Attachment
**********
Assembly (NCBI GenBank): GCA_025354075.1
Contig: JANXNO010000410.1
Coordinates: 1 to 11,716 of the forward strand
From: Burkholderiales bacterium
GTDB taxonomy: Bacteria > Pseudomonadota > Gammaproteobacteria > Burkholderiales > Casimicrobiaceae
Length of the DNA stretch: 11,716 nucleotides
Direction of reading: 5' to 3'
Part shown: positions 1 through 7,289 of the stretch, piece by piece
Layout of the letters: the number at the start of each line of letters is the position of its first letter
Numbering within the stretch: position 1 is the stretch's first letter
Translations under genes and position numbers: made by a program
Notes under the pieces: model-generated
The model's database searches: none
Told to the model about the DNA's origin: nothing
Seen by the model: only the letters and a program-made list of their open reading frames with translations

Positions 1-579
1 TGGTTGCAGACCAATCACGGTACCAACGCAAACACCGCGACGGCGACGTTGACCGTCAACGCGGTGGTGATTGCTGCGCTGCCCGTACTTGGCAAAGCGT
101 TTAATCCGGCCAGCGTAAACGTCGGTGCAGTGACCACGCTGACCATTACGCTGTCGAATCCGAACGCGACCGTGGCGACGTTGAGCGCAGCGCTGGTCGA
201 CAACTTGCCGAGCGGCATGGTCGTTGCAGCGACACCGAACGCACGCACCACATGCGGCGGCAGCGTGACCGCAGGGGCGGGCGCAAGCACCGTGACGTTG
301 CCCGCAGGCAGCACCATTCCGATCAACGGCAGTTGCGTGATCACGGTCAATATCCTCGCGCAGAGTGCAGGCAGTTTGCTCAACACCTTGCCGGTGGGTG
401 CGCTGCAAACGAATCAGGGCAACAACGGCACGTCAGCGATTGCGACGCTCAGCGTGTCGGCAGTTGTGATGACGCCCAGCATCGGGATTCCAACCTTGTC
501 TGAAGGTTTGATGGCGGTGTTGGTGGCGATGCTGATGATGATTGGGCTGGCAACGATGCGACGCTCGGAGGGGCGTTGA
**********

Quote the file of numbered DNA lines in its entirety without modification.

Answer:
Assembly (NCBI GenBank): GCA_025354075.1
Contig: JANXNO010000410.1
Coordinates: 1 to 11,716 of the forward strand
From: Burkholderiales bacterium
GTDB taxonomy: Bacteria > Pseudomonadota > Gammaproteobacteria > Burkholderiales > Casimicrobiaceae
Length of the DNA stretch: 11,716 nucleotides
Direction of reading: 5' to 3'
Part shown: positions 1 through 7,289 of the stretch, piece by piece
Layout of the letters: the number at the start of each line of letters is the position of its first letter
Numbering within the stretch: position 1 is the stretch's first letter
Translations under genes and position numbers: made by a program
Notes under the pieces: model-generated
The model's database searches: none
Told to the model about the DNA's origin: nothing
Seen by the model: only the letters and a program-made list of their open reading frames with translations

Positions 1-579
1 TGGTTGCAGACCAATCACGGTACCAACGCAAACACCGCGACGGCGACGTTGACCGTCAACGCGGTGGTGATTGCTGCGCTGCCCGTACTTGGCAAAGCGT
101 TTAATCCGGCCAGCGTAAACGTCGGTGCAGTGACCACGCTGACCATTACGCTGTCGAATCCGAACGCGACCGTGGCGACGTTGAGCGCAGCGCTGGTCGA
201 CAACTTGCCGAGCGGCATGGTCGTTGCAGCGACACCGAACGCACGCACCACATGCGGCGGCAGCGTGACCGCAGGGGCGGGCGCAAGCACCGTGACGTTG
301 CCCGCAGGCAGCACCATTCCGATCAACGGCAGTTGCGTGATCACGGTCAATATCCTCGCGCAGAGTGCAGGCAGTTTGCTCAACACCTTGCCGGTGGGTG
401 CGCTGCAAACGAATCAGGGCAACAACGGCACGTCAGCGATTGCGACGCTCAGCGTGTCGGCAGTTGTGATGACGCCCAGCATCGGGATTCCAACCTTGTC
501 TGAAGGTTTGATGGCGGTGTTGGTGGCGATGCTGATGATGATTGGGCTGGCAACGATGCGACGCTCGGAGGGGCGTTGA